How is the ICT sector paving a way for a more sustainable future?

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News in questions (2021, week 7)

An increasing amount of stories on Big Tech and ICT solutions that facilitate the change leads to a more optimistic view of getting closer to the aims of The Paris Agreement. More and more businesses tend to follow this trend and invest in environmentally friendly solutions. Governments that have committed to reaching The Paris Agreement goals can’t do it alone. They can facilitate the change with informed policy-making and the right stimulus for the cause. But it is people — consumers and businessmen — that can make the real change.

ICT sector and climate impact.

First things first, according to a recent study by Lancaster University ICT sector is responsible for 2.1%-3.9% of global greenhouse emissions (1). I find this number to be very surprising. When people talk about carbon footprint it is usually about the impact of transport and factories. Apparently, data centres need a lot of energy to cool down servers. This is why Big Tech is increasingly interested in green energy.

You might have noticed that the ICT sector became a trendsetter in a more sustainable future by choosing renewable energy sources and facilitating positive changes (2). How?

Choosing renewable energy sources.

Big Tech have become trendsetters in buying and investing in clean power. In a recent article Financial Times listed Amazon, Apple, Facebook, Google and Microsoft as change makers who have a big impact on climate friendly future (2). Data centres are increasingly being powered by renewable energy. It even became a competition among Big Tech companies that is celebrated by employees, media and the public. Few lovely stories:

· In 2020 Amazon “was the largest corporate clean energy dealmaker in the US“. It also has its own 253MW facility — Amazon Wind Farm Texas. (2)

· Second largest buyer of green energy in the US is Google. For Google in 2009 it made a lot of sense to start looking for clean energy options: “We’re a data-driven company. The science of climate change tells us that building a carbon-free electrical grid is an urgent global priority “ — Gary Demasi. Thus it showed its commitment to the cause and in 2010 Google signed a power purchase agreement to reduce its carbon footprint (3).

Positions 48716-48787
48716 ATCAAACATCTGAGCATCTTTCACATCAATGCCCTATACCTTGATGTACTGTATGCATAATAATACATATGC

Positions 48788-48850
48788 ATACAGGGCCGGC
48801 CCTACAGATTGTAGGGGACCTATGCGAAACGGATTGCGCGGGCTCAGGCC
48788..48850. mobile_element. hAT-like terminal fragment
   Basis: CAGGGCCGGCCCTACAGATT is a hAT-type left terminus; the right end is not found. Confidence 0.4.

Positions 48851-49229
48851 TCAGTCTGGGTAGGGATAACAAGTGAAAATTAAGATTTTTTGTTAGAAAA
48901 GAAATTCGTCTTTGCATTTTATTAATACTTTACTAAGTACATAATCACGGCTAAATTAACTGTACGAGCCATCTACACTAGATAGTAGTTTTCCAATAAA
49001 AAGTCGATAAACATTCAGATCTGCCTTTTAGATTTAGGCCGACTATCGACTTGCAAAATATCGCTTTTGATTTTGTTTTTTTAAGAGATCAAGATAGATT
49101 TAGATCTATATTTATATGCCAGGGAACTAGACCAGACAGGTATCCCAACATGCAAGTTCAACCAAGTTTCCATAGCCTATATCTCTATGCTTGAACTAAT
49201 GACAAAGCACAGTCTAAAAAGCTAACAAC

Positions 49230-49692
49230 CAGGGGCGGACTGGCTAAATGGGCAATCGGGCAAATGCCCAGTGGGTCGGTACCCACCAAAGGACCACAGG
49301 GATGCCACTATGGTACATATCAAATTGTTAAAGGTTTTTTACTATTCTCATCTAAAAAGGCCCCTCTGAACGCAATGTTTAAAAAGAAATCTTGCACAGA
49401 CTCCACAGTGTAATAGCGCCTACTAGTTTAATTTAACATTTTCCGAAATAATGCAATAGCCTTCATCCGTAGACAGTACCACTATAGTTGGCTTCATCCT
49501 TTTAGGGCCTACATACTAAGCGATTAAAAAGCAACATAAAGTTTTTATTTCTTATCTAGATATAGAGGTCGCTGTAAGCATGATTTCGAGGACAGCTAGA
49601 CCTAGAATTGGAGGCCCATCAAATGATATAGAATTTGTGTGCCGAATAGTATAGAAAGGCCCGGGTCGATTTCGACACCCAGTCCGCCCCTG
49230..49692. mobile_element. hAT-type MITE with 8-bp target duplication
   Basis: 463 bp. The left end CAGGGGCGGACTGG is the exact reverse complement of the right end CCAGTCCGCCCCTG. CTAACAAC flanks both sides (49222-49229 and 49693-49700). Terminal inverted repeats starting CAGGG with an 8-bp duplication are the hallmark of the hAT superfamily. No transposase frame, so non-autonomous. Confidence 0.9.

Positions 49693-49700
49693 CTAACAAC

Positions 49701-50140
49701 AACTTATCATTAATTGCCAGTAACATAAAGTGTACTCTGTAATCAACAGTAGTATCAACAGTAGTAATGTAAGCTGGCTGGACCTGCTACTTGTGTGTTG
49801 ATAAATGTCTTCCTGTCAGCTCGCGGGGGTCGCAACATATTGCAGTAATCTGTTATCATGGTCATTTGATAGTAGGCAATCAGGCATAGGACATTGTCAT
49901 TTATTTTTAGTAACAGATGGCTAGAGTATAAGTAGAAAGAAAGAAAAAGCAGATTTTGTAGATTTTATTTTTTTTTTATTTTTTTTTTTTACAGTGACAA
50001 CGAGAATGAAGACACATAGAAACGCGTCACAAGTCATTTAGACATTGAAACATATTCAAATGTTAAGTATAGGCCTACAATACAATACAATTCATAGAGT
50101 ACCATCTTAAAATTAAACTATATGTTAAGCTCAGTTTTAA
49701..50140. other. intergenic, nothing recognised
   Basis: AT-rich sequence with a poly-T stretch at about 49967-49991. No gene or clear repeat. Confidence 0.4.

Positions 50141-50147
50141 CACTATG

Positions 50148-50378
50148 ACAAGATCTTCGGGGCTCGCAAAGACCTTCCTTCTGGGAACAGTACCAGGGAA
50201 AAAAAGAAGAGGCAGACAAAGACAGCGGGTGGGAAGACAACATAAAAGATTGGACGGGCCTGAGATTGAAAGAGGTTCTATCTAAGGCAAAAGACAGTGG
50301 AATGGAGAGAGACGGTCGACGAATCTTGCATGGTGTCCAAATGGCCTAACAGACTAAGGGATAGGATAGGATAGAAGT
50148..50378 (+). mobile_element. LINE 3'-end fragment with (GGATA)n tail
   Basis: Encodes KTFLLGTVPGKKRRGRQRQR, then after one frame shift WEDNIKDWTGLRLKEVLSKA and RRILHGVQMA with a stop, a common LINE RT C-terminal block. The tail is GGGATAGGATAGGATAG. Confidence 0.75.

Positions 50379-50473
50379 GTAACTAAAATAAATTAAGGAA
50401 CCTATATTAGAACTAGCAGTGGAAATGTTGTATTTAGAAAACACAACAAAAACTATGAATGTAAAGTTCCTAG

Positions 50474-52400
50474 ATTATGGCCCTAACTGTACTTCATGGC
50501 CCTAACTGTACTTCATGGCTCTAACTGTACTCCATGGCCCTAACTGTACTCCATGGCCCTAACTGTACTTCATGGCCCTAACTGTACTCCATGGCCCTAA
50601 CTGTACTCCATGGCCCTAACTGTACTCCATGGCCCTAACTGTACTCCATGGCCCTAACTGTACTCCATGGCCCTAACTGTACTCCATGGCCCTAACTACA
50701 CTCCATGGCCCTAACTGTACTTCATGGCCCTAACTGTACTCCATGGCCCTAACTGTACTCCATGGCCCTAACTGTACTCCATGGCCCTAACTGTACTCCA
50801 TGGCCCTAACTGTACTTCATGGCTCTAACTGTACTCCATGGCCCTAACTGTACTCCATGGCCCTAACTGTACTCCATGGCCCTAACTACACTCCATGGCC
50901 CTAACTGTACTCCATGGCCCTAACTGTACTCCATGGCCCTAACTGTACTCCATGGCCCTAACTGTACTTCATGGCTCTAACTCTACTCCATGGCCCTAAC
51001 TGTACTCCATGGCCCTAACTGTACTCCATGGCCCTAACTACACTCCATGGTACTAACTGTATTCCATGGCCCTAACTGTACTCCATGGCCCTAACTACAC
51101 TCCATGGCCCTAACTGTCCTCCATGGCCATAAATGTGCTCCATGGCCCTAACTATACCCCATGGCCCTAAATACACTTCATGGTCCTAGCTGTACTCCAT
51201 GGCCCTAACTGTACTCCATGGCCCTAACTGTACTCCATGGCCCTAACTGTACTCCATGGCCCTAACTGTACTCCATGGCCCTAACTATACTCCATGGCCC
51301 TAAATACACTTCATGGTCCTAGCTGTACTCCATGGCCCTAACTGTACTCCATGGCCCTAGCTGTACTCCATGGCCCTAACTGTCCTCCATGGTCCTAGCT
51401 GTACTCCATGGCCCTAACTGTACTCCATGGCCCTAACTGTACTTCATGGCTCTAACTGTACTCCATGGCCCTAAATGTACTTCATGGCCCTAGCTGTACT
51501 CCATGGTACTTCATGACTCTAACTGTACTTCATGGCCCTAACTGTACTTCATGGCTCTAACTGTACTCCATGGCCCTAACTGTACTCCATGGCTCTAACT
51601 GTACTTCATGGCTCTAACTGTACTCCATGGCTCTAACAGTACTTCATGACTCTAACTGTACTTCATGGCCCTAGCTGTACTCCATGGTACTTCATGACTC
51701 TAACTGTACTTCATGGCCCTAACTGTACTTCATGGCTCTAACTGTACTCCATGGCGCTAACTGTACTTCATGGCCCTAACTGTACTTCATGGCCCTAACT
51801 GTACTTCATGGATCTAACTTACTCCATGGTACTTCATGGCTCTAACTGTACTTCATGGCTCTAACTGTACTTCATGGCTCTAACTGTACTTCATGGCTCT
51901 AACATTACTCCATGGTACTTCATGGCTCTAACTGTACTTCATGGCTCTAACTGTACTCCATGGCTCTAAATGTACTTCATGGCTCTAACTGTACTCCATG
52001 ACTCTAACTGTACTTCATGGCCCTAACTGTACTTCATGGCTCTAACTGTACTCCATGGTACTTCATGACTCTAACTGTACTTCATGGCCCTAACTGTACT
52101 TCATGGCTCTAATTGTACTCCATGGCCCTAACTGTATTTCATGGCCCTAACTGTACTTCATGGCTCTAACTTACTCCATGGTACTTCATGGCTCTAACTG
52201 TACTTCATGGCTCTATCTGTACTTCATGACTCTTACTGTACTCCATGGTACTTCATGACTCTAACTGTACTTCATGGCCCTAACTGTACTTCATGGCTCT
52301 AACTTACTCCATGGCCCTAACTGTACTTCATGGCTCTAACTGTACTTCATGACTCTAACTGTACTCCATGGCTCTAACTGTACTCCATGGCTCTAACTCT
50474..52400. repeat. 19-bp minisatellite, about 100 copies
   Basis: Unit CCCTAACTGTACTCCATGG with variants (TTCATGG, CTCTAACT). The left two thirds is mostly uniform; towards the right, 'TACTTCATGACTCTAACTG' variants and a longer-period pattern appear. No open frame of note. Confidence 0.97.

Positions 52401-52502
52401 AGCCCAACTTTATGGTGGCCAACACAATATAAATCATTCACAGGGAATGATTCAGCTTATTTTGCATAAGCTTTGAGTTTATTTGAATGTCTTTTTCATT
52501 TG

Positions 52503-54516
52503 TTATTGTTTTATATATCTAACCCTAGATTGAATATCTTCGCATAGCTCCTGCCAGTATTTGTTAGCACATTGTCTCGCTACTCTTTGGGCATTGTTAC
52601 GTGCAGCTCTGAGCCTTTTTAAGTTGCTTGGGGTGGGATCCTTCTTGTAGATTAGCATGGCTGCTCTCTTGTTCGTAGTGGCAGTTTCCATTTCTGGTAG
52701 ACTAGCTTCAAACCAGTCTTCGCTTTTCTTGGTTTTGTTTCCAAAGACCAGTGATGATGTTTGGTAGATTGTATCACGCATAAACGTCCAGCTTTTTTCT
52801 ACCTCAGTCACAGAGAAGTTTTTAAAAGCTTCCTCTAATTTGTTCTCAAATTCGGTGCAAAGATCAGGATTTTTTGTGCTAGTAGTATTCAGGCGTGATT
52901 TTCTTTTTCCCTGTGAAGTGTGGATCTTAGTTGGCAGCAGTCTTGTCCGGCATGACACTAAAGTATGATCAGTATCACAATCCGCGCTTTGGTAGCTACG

· Google has invested in sensor data and AI to improve data centres cooling efficiency. Now it is 30% more efficient. (4)

· Last year in January Microsoft announced that it will dedicate $1bn to an innovation fund with an aim to solve the climate crisis and become carbon negative by 2030 (5).

ICT sector creates products that can improve the efficiency of companies and contribute to reduction of carbon emissions.

Technology connects people and changes the way of organising production. The development of technologies such as Blockchain, IoT and AI might reduce 15% of carbon footprint. (1) 15% — I assume there is no clear way to actually know the exact number. Fundamentally, it is very difficult to calculate the digital economy and therefore its impact. But the trend is clear — ICT sector can to reduce carbon footprint.

But it is important to bear in mind that the ICT sector does not by default help to reduce climate targets. A recent study from Lancaster University raises some doubts and argues that efficiency increases energy consumption and could lead to more emissions. (Google: Jevons Paradox.) Others argue that energy consumption would increase even if efficiency would not improve. (1) Having these debates in mind, it would be unjust to rely only on solutions that the ICT sector offers. Governments and policy makers play a big role in making energy consumption greener.

Education and lobbying.

It is impossible to know everything technology development can enable. Maybe if people, businesses and governments were more aware of possibilities, a green future wouldn’t be so distant.

· Digital skills are very important here. If we know what is possible, we are more likely to look for ways to make our everyday life more efficient.

· There are fascinating innovations that could be enforced and stimulated by governments. The rules of the game are very important here. Governments could formulate and articulate policies, — so that we could use the advantages of existing technologies and innovations that are yet to come.

· Cooperation between the public and private sector is crucial here. By sharing data and insights they can enable each other to create new solutions. Google has identified its role in providing data and insights to enable others (5). Governments are increasingly encouraged to open data so that entrepreneurs could experiment and find new solutions. If you know some stories please share.

· Trendsetters like Bill Gates are also increasingly interested in climate change. He wrote the book How to avoid a climate disaster. Haven’t had a chance to read it yet, if you did share your opinion :) (You can also read short article in FT about his book: Bill Gates “My green manifesto” https://on.ft.com/2NBOKwi)

(1) https://www.semanticscholar.org/paper/The-climate-impact-of-ICT%3A-A-review-of-estimates%2C-Freitag-Berners-Lee/6c214c0326408a3d9ca9914cc87771a95022dae0

(2) https://www.ft.com/content/0c69d4a4-2626-418d-813c-7337b8d5110d

(3) https://sustainability.google/progress/projects/ppa/

(4) https://podcasts.apple.com/lt/podcast/ft-tech-tonic/id1169101860?i=1000457766580

(5) https://www.ft.com/content/508f6836-383a-11ea-a6d3-9a26f8c3cba4

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